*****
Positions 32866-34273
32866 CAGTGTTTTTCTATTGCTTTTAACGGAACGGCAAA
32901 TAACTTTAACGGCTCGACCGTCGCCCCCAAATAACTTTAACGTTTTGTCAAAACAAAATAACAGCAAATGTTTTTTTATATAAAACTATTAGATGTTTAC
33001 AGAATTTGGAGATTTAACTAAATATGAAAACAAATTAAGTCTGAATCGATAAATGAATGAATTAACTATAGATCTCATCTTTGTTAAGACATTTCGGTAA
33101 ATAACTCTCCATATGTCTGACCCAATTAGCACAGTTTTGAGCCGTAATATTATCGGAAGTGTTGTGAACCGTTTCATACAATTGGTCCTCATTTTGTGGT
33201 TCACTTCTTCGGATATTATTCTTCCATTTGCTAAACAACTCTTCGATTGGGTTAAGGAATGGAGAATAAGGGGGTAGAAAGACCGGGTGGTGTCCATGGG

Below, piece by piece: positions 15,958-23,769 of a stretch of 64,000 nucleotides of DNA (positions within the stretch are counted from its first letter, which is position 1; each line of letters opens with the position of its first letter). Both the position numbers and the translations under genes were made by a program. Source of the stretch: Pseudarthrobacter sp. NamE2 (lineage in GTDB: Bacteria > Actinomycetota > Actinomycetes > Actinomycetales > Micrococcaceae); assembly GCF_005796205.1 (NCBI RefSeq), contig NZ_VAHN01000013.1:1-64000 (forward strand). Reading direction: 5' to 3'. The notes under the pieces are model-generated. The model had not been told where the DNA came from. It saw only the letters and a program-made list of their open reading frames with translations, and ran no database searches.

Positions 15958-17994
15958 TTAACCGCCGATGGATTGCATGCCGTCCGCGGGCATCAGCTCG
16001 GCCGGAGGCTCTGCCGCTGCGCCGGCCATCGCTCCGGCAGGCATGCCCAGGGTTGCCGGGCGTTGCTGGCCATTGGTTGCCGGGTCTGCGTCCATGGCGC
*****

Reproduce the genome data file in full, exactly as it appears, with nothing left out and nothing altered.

Positions 32866-34273
32866 CAGTGTTTTTCTATTGCTTTTAACGGAACGGCAAA
32901 TAACTTTAACGGCTCGACCGTCGCCCCCAAATAACTTTAACGTTTTGTCAAAACAAAATAACAGCAAATGTTTTTTTATATAAAACTATTAGATGTTTAC
33001 AGAATTTGGAGATTTAACTAAATATGAAAACAAATTAAGTCTGAATCGATAAATGAATGAATTAACTATAGATCTCATCTTTGTTAAGACATTTCGGTAA
33101 ATAACTCTCCATATGTCTGACCCAATTAGCACAGTTTTGAGCCGTAATATTATCGGAAGTGTTGTGAACCGTTTCATACAATTGGTCCTCATTTTGTGGT
33201 TCACTTCTTCGGATATTATTCTTCCATTTGCTAAACAACTCTTCGATTGGGTTAAGGAATGGAGAATAAGGGGGTAGAAAGACCGGGTGGTGTCCATGGG

Below, piece by piece: positions 15,958-23,769 of a stretch of 64,000 nucleotides of DNA (positions within the stretch are counted from its first letter, which is position 1; each line of letters opens with the position of its first letter). Both the position numbers and the translations under genes were made by a program. Source of the stretch: Pseudarthrobacter sp. NamE2 (lineage in GTDB: Bacteria > Actinomycetota > Actinomycetes > Actinomycetales > Micrococcaceae); assembly GCF_005796205.1 (NCBI RefSeq), contig NZ_VAHN01000013.1:1-64000 (forward strand). Reading direction: 5' to 3'. The notes under the pieces are model-generated. The model had not been told where the DNA came from. It saw only the letters and a program-made list of their open reading frames with translations, and ran no database searches.

Positions 15958-17994
15958 TTAACCGCCGATGGATTGCATGCCGTCCGCGGGCATCAGCTCG
16001 GCCGGAGGCTCTGCCGCTGCGCCGGCCATCGCTCCGGCAGGCATGCCCAGGGTTGCCGGGCGTTGCTGGCCATTGGTTGCCGGGTCTGCGTCCATGGCGC